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Arson

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A woman has been sentenced to more than two years in prison for trying to set fire to a 7-Eleven store in St. Louis during a 2020 protest that followed the death of George Floyd in Minneapolis. Twenty-seven-year-old Nautica Turner pleaded guilty in February to a federal charge of conspiracy to commit arson. She was sentenced Tuesday in U.S. District Court in St. Louis. Federal prosecutors say that on June 1, 2020, Turner poured lighter fluid to start a fire at a 7-Eleven store in the downtown area of St. Louis. Her attempts failed but someone else later started a fire that burned the convenience store to the ground.

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A judge has set bail at $5 million for a man suspected of killing four people in the small northeast Nebraska town of Laurel last week. Court records show 42-year-old Jason Jones would have to put up 10% — or $500,000 — to be released from jail while he awaits trial on four counts of first-degree murder, two counts of arson and four weapons counts. Police say Jones killed his neighbor, 53-year-old Michele Ebeling, early Thursday morning then went to a nearby home and killed 86-year-old Gene Twiford; his wife, 85-year-old Janet Twiford; and their 55-year-old daughter, Dana Twiford. Police say Jones set fire to both houses, severely burning himself in the process. He remains hospitalized in a Lincoln burn unit.

Nearly a half-century after arson killed 32 people in a New Orleans gay bar, the City Council has renewed the search for the remains of four victims — three of them never identified. The motion written by Council member J.P. Morrell directs the city attorney, property management director and chief administrative officer to provide “all reasonable assistance” and legal entry to the land where they were buried. The motion notes that “the City’s callous and deeply inadequate response ... rooted in pervasive anti-gay sentiment” made suffering worse for victims’ families and friends. The council issued a formal apology for that response on June 23 — one day before the fire's 49th anniversary.

Two teenagers have been charged with arson for allegedly setting a May fire at a shuttered suburban Chicago resort that took firefighters a full day to extinguish. The DuPage County State’s Attorney’s Office says the two boys face charges of arson, burglary, criminal damage to property and three counts of criminal trespass. The Beacon-News of Aurora reports that two other boys have been charged with trespassing at the former Pheasant Run Resort before the May 21 fire. More than 100 firefighters from more than two dozen fire departments were called to help extinguish the blaze about 35 miles west of downtown Chicago. The resort had closed in March 2020.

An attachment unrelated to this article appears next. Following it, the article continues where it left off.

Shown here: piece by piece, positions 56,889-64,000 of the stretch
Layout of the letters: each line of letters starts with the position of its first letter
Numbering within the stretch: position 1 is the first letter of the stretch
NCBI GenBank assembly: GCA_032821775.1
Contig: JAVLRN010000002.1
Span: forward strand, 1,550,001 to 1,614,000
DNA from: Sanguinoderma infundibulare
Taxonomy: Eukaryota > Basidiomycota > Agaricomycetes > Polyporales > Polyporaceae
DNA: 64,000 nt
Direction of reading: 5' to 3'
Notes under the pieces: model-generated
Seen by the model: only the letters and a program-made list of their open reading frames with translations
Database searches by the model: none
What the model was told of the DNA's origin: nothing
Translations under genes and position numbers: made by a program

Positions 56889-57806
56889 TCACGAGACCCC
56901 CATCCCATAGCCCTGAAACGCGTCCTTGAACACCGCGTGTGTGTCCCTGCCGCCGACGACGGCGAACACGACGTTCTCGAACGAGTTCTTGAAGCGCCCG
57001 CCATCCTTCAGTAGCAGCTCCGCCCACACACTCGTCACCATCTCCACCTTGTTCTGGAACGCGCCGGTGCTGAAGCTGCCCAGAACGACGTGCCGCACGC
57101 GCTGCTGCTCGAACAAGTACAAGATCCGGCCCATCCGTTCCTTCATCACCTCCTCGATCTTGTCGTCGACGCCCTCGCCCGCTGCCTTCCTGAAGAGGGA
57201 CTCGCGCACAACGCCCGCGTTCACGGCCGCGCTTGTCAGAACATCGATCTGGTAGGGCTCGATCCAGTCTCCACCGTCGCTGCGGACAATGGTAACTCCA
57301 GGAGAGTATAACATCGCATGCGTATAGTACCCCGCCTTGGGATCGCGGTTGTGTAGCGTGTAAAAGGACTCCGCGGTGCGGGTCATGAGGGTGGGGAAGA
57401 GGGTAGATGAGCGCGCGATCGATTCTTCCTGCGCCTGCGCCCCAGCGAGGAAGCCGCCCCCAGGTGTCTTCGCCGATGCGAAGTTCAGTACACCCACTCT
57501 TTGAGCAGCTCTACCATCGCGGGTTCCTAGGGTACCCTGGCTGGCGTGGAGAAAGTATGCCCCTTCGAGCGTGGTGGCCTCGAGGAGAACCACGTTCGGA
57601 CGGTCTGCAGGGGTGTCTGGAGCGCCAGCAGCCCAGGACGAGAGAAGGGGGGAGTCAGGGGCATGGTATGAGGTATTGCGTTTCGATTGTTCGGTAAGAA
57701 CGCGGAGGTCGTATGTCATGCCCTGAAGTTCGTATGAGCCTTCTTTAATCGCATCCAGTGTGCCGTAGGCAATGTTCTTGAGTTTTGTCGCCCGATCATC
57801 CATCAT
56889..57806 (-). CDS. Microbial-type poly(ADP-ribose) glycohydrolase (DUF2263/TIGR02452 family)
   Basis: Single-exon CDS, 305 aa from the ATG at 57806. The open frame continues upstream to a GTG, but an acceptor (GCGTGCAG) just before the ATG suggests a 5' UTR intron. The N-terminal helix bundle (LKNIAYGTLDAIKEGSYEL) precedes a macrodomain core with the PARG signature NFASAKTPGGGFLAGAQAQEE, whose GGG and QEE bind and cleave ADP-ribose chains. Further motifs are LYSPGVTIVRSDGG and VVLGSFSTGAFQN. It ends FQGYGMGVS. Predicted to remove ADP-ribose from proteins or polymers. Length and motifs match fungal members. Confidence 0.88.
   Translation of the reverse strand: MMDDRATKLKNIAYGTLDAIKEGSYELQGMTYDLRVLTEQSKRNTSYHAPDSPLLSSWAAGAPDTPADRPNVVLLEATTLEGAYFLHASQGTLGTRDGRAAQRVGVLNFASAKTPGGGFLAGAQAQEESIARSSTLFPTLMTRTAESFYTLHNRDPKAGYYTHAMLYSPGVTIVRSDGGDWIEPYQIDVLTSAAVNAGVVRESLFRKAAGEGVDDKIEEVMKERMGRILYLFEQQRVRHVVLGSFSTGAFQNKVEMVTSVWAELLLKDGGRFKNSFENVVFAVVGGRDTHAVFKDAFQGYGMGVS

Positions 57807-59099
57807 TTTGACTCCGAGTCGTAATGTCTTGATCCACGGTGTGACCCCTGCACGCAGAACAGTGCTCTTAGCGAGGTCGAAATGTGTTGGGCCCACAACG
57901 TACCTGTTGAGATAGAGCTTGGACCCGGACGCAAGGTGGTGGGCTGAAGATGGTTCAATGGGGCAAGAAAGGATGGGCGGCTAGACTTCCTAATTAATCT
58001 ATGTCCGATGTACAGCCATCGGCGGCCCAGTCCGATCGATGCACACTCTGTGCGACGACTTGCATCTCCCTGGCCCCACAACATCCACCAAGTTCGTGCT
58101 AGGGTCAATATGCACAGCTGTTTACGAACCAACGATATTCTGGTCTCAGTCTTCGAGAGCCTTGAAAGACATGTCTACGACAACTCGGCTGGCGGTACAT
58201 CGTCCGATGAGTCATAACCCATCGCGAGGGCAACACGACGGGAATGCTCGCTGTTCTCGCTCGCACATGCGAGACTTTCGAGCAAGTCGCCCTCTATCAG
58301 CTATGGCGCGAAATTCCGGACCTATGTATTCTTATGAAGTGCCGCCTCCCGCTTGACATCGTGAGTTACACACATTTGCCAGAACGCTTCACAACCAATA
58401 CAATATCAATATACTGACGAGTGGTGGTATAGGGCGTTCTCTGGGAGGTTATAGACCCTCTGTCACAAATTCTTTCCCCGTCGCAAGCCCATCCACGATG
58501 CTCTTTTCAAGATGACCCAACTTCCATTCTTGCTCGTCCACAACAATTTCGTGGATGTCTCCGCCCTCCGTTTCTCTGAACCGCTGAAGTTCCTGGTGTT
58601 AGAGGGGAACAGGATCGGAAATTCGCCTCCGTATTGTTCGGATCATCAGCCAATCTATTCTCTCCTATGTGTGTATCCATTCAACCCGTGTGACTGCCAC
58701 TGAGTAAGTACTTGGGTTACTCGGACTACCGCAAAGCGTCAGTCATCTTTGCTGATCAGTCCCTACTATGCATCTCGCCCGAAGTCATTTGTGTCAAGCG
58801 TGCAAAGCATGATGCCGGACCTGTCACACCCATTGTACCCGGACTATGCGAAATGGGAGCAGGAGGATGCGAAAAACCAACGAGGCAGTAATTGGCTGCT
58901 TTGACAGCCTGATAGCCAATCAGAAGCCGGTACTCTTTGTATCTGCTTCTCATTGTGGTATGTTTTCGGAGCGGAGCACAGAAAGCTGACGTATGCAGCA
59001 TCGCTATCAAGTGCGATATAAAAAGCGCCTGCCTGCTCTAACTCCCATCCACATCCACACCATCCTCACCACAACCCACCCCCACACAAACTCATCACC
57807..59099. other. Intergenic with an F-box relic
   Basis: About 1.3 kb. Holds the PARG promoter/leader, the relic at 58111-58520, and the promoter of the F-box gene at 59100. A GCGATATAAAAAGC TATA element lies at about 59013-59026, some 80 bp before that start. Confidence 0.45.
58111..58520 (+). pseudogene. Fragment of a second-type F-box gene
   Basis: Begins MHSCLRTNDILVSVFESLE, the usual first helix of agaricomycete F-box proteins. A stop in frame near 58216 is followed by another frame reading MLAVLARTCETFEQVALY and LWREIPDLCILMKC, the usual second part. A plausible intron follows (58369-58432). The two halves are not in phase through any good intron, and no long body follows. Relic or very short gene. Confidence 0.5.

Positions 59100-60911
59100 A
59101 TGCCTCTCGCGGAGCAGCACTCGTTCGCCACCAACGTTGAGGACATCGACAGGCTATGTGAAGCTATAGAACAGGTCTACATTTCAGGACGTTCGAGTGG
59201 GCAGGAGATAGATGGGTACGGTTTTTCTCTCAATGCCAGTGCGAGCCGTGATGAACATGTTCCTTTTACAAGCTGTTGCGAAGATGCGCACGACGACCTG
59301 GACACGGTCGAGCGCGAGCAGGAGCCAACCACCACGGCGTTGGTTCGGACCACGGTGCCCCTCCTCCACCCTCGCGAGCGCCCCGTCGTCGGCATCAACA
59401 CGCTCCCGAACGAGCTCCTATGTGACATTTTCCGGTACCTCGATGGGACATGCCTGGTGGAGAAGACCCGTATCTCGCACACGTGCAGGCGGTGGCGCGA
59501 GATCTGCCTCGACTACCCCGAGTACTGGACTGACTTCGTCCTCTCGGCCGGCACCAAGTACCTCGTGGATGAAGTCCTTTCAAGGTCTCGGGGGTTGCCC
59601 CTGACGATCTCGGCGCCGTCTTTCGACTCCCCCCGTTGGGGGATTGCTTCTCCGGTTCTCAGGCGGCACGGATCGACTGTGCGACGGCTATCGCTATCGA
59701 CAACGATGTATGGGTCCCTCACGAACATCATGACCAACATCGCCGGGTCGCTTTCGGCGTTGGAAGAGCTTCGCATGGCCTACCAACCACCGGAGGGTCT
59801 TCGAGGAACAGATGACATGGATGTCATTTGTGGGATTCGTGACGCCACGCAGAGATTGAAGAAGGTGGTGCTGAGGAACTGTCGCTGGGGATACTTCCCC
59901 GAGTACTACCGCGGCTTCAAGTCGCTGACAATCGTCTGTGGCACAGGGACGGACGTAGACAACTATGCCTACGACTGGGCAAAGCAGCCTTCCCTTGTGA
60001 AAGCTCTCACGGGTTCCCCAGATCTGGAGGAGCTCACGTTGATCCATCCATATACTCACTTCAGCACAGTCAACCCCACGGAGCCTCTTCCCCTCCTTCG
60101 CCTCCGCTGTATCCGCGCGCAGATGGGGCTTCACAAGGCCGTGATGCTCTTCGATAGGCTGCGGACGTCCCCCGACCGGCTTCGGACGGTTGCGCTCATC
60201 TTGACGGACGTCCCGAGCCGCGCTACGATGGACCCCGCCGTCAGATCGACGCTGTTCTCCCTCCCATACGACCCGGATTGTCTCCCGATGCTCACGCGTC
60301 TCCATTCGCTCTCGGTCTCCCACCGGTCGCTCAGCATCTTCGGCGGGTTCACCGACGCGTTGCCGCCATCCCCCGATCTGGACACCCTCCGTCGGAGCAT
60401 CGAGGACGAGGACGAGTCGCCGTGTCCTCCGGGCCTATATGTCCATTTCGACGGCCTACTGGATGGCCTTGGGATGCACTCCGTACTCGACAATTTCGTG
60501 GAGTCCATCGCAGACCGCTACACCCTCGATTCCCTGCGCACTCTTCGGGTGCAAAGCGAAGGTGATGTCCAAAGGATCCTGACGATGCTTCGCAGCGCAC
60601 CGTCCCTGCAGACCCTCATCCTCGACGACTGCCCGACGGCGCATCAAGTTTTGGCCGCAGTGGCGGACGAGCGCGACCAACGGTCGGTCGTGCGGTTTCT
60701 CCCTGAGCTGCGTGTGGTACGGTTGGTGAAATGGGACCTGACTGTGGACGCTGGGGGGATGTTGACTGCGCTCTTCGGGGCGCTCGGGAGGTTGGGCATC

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An alleged arsonist who reportedly ignited wildfires in a remote, forested corner of Oregon was apprehended by three local residents and tied to a tree until police arrived. Federal, state and county authorities responded to a radio call from a U.S. Bureau of Land Management employee who reported a man was walking along a gravel road and setting fires, in the forest some 25 miles northwest of Grants Pass. Curry County Sheriff John Ward says ground crews, assisted by local residents, and three helicopters quickly got the two fires under control. The alleged arsonist is jailed under $100,000 bond.

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The U.S. Supreme Court has overturned Roe v. Wade, the 1973 decision that had provided a constitutional right to abortion. The June 24 Dobbs v. Jackson ruling is expected to lead to bans or deep restrictions in about half the states. In anticipation of the decision and since then, several states led by Democrats have taken steps to protect abortion access. The decision also sets up the potential for legal fights between the states over whether providers and those who help women obtain abortions can be sued or prosecuted.

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Navy leaders have disciplined more than 20 senior officers and sailors in connection with widespread leadership and other failures that contributed to the July 2020 arson fire that destroyed the USS Bonhomme Richard. The most significant actions were taken against members of the ship’s leadership team, including letters of reprimand and pay cuts for the former commander and executive officer. And Navy Secretary Del Toro issued a letter of censure to retired Vice Adm. Richard Brown, who was the commander of U.S. Pacific Fleet at the time of the fire.

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